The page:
Nanoporous Polyethersulfone Substrates Improved by Hydrophilic Additives for Composite Membranes in Gas Separation
Methods to improve morphology of nanoporous polyethersulfone (PES) substrate by incorporating a small amount of hydrophilic additives, such as polyvinylpyrrolidone (PVP), hydroxylated polyethersulfone (PES-OH), and sulfonated polysulfone (SPSf)
Nanoporous polymer substrates are commonly used to provide the mechanical strength for composite membranes in gas separation. The surface property and morphology of the substrate are critical for improving the transport performance of composite membranes. The present invention discloses an effective method of fabricating polymer (e.g., polyethersulfone (PES)) substrates in pilot scale for composite membrane preparation that can be used for gas separation, such as CO2 separation from flue gas. The resultant improved PES substrates are effective support for the fabrication of composite membranes for gas separations including the removal and capture of CO2 from N2-containing streams, e.g., flue gas.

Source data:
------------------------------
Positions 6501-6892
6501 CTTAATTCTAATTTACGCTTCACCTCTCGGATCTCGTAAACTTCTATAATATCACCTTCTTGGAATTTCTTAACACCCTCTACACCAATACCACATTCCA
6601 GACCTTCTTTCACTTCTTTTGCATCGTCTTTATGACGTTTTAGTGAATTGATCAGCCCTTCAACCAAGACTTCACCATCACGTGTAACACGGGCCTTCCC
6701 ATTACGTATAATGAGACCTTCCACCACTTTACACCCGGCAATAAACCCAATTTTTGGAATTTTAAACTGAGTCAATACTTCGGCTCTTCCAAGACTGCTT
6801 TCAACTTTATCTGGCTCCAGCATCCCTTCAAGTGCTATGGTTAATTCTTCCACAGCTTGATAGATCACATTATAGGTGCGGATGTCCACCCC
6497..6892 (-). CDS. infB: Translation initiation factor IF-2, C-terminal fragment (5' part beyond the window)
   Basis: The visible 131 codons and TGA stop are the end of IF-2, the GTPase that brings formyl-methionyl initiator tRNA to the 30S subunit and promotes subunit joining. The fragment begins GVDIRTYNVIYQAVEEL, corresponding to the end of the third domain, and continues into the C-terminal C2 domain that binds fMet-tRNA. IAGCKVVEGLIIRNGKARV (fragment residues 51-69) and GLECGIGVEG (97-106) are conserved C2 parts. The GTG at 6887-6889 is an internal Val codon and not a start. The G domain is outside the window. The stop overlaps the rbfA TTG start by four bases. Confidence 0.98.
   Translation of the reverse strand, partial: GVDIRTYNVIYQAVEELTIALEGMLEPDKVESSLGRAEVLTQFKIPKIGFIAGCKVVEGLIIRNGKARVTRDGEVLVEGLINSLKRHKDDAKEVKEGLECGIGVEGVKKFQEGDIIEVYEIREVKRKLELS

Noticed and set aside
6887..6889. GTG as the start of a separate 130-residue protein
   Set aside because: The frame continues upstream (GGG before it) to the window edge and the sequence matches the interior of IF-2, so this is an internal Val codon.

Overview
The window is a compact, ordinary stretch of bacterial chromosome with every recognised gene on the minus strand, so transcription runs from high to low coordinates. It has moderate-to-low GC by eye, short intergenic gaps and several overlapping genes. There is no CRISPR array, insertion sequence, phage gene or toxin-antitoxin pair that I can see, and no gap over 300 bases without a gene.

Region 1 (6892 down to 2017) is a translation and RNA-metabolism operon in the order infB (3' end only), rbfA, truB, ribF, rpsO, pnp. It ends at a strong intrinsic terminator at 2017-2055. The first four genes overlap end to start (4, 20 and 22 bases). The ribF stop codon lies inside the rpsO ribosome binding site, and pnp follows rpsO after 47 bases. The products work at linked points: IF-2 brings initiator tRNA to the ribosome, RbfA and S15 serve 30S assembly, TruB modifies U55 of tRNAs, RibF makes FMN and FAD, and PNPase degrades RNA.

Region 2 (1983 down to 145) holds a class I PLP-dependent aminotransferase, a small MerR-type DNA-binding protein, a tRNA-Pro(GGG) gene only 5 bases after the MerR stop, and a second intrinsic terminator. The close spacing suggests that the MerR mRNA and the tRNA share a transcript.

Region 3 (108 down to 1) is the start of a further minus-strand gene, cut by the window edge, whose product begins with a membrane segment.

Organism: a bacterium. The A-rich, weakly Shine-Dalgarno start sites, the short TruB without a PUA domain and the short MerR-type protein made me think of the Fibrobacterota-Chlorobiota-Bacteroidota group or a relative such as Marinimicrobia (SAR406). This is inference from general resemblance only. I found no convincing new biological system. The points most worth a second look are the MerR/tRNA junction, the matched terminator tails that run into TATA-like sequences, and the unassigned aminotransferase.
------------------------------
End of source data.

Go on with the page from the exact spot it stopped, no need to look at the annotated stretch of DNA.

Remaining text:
Researchers at The Ohio State University, led by W.S. Winston Ho, have shown that the hydrophilicity and morpholoy of nanoporous polyethersulfone (PES) substrate can be improved by incorporating a small amount of hydrophilic additives, such as polyvinylpyrrolidone (PVP), hydroxylated polyethersulfone (PES-OH), and sulfonated polysulfone (SPSf). The surface and bulk morphologies of PES substrate were affected by providing less gas permeation resistance by the incorporation of the hydrophilic additives. Moreover, a thinner selective layer can be coated on top of the improved PES substrates due to the enhanced hydrophilicity. Both the morphological and hydrophilic modifications can improve the separation performance of the composite membrane. The developed PES substrates have a porous surface possessing an average pore size of 28.5 – 70 nm and a surface porosity of 11.4 – 18.5% with different preparation conditions.